Since 1966, the FAA has tried several rationing variants at National. Initially, access was limited to airliners flying nonstop no more than 600 miles into or out of the airport. But that rule excluded flights to and from Atlanta and Chicago. Political pressure prevailed, and the limit was soon raised to 650 miles to include those cities. In 1981, it was raised to 1,000 miles, still in effect today.
Distance rationing has been far from successful, because it has no real basis either in consumer preferences or in the economics of air transportation. The proof is in the absurd spectacle of planes taking off from National, landing at Dulles—some 25 miles away— taking off again for destinations more than 1,000 miles away, just to beat the system.
Moreover, nonairline users—such as operators of Piper Cubs, corporate jets, and air taxis—claim that, in "fairness," they deserve access to National as much as do commercial airliners. In a political system, the claims of influential, organized groups are treated as legitimate. The FAA has responded by reserving 23 of the 60-per-hour landing and takeoff slots for such operators. If it is absurd for an airliner to hop 25 miles from National to Dulles in order to fly more than 1,000 miles nonstop out of the Washington, D.C., area, how else can one characterize the spectacle of a 150-passenger airliner having to land at Dulles to make way for a Piper Cub to land at National?
Other absurdities, too, spring from obsession with "fairness." For example, when the FAA announced a new "Washington Airports Policy" in November 1981, its stated objectives included encouraging greater use of Dulles, "which has been underutilized," and achieving "a more equitable balance of service between the two Federally owned and operated airports serving the greater Washington area." By saying that Dulles is "underutilized," the FAA means that some thoughtless travelers are not using the facility as much as the FAA had hoped and planned for. And in seeking an "equitable balance," the FAA is trying to force airlines and passengers to conform to its hopes and plans. Our government wants travelers to be fair to the airports—that is, to the FAA.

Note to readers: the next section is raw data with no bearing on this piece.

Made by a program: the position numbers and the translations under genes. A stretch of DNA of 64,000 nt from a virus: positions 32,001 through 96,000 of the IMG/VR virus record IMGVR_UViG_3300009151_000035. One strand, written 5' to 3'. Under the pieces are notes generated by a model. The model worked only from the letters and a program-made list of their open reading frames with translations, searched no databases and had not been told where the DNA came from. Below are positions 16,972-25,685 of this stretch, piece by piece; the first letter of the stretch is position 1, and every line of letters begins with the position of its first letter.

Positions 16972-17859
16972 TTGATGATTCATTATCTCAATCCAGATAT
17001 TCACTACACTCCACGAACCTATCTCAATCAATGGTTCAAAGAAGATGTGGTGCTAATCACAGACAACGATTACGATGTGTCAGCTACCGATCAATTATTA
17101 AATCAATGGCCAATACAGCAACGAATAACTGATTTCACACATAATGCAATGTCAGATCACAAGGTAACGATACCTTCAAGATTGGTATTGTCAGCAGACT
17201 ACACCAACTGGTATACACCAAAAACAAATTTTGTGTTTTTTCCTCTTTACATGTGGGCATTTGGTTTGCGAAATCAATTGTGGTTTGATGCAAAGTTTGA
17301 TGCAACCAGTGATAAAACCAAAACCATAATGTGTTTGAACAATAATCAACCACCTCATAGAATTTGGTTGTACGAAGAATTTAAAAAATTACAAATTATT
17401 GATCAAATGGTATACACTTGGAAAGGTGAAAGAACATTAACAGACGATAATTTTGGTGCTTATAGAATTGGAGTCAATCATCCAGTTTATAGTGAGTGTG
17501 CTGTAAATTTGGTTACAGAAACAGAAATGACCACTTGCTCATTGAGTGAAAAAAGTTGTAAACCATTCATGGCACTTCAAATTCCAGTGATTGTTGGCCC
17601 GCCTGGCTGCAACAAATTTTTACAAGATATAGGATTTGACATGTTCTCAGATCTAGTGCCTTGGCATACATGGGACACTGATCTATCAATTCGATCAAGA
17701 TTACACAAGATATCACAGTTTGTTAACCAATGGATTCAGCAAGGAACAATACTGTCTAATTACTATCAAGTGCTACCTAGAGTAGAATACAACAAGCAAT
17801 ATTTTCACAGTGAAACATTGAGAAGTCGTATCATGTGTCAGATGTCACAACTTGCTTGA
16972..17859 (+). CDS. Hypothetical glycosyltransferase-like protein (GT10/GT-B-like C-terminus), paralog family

Fairness comes up in other ways, too. When the airlines, under the pressure of restrictions associated with the 1981 air traffic controllers' strike, took to selling landing slots among themselves as a way of rearranging their routes, the FAA formally forbade such sales. The airlines were only allowed to trade the slots so that the relative wealth of airlines wouldn't determine the allocation of slots. And when Braniff suspended its flights and left some slots unused, the FAA reallocated them by lottery. After all, a lottery is "fair"—that is, no one could accuse the FAA of favoritism in allocating routes and landing rights.
No private operator of National Airport would act as the FAA has. Rather than charging the average cost and imposing rules to arbitrarily ration use of the facility, a private operator would charge a market price—all that the traffic would bear. He wouldn't waste a single moment worrying about the "fairness" of that price, or "equitable balance" of use of airports, or whether some otherwise "worthy" users, like air taxis or corporate planes, were being excluded.
A private operator would try to maximize profits. In doing so, he would unintentionally ration National in the most efficient fashion: only those travelers to whom quick access is valuable would use it, while those who cared more for the dollars than for time would use one of the more distant airports. A private operator would treat National as a business, not as a political football.